also, if anyone has ever had a roommate that was a slob... kind of the same experience when it comes to a fleet car, but now you are sitting in their filth/stench. at least your cars are new and clean up pretty easily. sharing a 10-year old car with over 100k miles is no fun.
  • jakek66jakek66 Posts: 60
    Buy a GTI. Good gas mileage, none of the headache. Pretty much solves every issue you have
  • nagantnagant Posts: 176
    My cars have been locking themselves for years (speed activated) and quite cant figure out why one would not want the doors locked.
  • dg0472dg0472 Posts: 89
    Regarding number 3: go to the IIHS site and look at the results for the YP Sedona. I predict that by the time every car has been redesigned and needs to be crashed again that there will be no car you can buy.
  • Mr_ShiftrightMr_Shiftright Sonoma, CaliforniaPosts: 60,109
    I'm not sure why a dead pedal even matters in an automatic car. Should be plenty of room under there even for your canoes! :)

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  • dg0472 said:

    Regarding number 3: go to the IIHS site and look at the results for the YP Sedona. I predict that by the time every car has been redesigned and needs to be crashed again that there will be no car you can buy.

    Subaru Outback doesn't auto lock (nor do most of the Germans) an it's at the top of the pack. Auto door locks aren't a crash safety thing, they're a "don't rob me" safety thing. -mm
  • nagant said:

    My cars have been locking themselves for years (speed activated) and quite cant figure out why one would not want the doors locked.

    I'm a grownup. I can lock my doors if I don't feel safe. I don't need or want the car to decide that for me with no override. -mm
  • willin58willin58 Posts: 37
    edited January 2016
    Since when can you NOT program the auto-locking in a GM car for the last 5+ years? In the menu, there should be an option to auto-lock the doors upon shifting out of park, once moving, or not at all. This doesn't sound right.

    Edit: Per the manual, it cannot be changed, but you can program the unlocking portion. Very odd.
  • mfennellmfennell Posts: 91
    edited January 2016

    mfennell said:

    "As Mr. Elfalan said, the Volt has a regen paddle instead of an aggressive regen system built into the brake pedal itself."

    This is incorrect. It has the paddle AND it blends regen with the brake pedal. IIRC, in Volt 1.0, all braking up to about 0.3G was through regen. With a bigger battery, I'd expect the new Volt to do a little better.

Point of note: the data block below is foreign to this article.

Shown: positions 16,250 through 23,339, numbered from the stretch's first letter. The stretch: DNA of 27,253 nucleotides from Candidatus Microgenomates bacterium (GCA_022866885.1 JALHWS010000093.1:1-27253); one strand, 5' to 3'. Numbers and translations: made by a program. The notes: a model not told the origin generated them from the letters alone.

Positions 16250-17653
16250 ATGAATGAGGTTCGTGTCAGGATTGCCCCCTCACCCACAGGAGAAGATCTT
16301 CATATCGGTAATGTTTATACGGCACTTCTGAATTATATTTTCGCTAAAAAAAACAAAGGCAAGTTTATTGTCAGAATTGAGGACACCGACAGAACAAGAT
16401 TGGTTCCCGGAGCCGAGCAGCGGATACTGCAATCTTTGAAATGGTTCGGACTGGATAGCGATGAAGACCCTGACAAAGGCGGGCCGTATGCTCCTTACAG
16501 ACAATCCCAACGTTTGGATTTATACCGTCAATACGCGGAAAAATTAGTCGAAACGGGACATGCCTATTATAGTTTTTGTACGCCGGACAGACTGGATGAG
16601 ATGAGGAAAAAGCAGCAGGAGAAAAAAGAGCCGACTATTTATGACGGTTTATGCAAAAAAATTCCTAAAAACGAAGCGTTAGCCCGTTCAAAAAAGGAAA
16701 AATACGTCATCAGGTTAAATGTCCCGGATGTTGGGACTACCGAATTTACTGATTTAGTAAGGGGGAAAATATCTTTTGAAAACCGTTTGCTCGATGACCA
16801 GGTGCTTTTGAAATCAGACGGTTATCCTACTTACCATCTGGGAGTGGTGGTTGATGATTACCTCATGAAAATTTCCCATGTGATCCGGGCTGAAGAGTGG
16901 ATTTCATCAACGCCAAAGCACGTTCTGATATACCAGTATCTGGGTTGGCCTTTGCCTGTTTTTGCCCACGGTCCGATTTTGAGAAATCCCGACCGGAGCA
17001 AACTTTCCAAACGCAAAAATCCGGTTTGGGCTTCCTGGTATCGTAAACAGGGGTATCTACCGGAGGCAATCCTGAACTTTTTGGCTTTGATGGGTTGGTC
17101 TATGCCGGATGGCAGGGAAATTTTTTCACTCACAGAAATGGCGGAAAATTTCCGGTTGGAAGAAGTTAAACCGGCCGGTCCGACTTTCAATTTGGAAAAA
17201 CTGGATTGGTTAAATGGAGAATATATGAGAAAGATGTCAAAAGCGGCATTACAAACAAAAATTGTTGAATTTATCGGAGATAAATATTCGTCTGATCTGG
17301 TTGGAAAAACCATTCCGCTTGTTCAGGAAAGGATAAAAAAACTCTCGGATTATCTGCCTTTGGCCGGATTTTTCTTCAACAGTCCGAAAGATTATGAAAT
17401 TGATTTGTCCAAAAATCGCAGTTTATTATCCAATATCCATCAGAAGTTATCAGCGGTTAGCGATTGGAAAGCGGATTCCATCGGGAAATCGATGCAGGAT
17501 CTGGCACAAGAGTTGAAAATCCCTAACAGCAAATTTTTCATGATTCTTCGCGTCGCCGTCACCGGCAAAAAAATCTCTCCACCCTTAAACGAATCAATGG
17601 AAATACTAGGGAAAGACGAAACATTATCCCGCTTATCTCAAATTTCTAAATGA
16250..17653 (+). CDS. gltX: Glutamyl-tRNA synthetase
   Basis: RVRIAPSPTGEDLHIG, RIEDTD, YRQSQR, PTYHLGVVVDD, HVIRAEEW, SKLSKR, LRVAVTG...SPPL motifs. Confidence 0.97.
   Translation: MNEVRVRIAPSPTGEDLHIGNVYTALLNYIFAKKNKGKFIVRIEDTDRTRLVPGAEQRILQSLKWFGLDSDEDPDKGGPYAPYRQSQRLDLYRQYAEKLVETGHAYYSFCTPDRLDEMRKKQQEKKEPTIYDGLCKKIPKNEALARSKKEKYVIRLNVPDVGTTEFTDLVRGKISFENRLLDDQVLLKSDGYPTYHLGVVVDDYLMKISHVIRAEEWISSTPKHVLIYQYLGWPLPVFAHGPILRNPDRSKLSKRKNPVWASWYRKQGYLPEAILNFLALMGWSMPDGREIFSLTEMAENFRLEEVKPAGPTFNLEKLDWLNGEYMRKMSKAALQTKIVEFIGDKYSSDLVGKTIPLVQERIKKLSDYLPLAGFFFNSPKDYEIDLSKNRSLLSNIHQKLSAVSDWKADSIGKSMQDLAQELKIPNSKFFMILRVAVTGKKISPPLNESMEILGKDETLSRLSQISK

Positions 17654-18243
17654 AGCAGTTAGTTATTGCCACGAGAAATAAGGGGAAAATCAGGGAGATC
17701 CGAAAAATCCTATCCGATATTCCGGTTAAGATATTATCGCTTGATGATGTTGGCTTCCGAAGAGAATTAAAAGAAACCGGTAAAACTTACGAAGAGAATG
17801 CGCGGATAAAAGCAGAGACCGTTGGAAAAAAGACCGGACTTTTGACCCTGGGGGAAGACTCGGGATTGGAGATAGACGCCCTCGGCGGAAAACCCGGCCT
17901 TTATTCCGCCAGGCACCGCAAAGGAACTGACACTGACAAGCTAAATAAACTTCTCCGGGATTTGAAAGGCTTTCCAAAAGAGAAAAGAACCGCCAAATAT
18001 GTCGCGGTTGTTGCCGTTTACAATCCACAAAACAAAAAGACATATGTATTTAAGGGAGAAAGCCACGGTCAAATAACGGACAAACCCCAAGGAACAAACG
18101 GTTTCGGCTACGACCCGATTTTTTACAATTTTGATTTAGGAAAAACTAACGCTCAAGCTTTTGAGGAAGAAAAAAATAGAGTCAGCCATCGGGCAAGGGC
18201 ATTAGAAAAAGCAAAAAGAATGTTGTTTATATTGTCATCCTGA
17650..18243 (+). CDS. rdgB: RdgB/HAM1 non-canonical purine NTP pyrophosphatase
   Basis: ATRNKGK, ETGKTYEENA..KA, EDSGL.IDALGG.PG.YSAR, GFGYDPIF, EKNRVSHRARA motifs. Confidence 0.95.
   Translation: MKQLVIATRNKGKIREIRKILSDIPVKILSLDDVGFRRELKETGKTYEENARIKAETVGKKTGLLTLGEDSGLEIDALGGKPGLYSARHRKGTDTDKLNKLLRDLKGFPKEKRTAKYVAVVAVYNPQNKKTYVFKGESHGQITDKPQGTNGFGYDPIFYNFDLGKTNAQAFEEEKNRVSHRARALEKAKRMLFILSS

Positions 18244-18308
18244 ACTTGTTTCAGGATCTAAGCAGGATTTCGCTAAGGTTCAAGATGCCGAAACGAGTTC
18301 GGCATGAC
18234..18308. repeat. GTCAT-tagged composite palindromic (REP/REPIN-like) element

Drive around in D for a while and check the front brake rotor temperatures. They'll be barely above ambient.

    Note I said "an AGRESSIVE regen system". It has one, it's just weak. I want regen cranked up to 11. I want it to act the way it acts with the paddle pulled all the time.
    -mm
    You want it more aggressive when you take your foot off the go pedal? That's not what you wrote. :) Because when you use the brake pedal it gets as aggressive as possible within the limits of the system.

    EDIT: I see that your following sentence clarified. It does not say the same thing as the first. :) Totally agree with you about the e-golf.
  • miata52 said:

    Great Article, Mike. #9 on your list is all it takes for me: I'll never buy a car with a cheap interior (it's cost Subaru 2 cars from me).

    All of the statements made by Mike are all BS. And most of all putting the Volt technology in an i3 is a BIG HOOEY!
  • csubowtie said:

    I've been intrigued by the Volts powertrain as well, but like you, the car just doesn't meet my needs. I would love to have the Volts powertrain upsized and put into something that can be used as the family errand runner, e.g. minivan or 3 row SUV. Frankly, most of our gas isn't burned up in my commute to work, it's burned up by my stay at home mother of a wife running errands and taking the kids places, most trips of which are between 3-14 miles round trip. I know they make a Tahoe hybrid, but I want something that has similar range and EV capabilities as the Volt. The thing may not put up the record efficiency numbers a small car could, but for us, it would spend almost it's entire life running in EV mode.

    Then you should buy a Highlander Hybrid, which I believe will check off pretty much all your boxes. The Tahoe hybrid is a joke. Like the BMW X5 hybrid is for people that want the badging to tell everyone they have a hybrid, but don't actually care about fuel economy.
    But I will buy thew 2017 Volt!!
  • jakek66 said:

    Buy a GTI. Good gas mileage, none of the headache. Pretty much solves every issue you have

    Except that you have fallen victim to the Diesel Emissions Scandal!
  • mfennell said:

    "As Mr. Elfalan said, the Volt has a regen paddle instead of an aggressive regen system built into the brake pedal itself."

    This is incorrect. It has the paddle AND it blends regen with the brake pedal. IIRC, in Volt 1.0, all braking up to about 0.3G was through regen. With a bigger battery, I'd expect the new Volt to do a little better.

    Drive around in D for a while and check the front brake rotor temperatures. They'll be barely above ambient.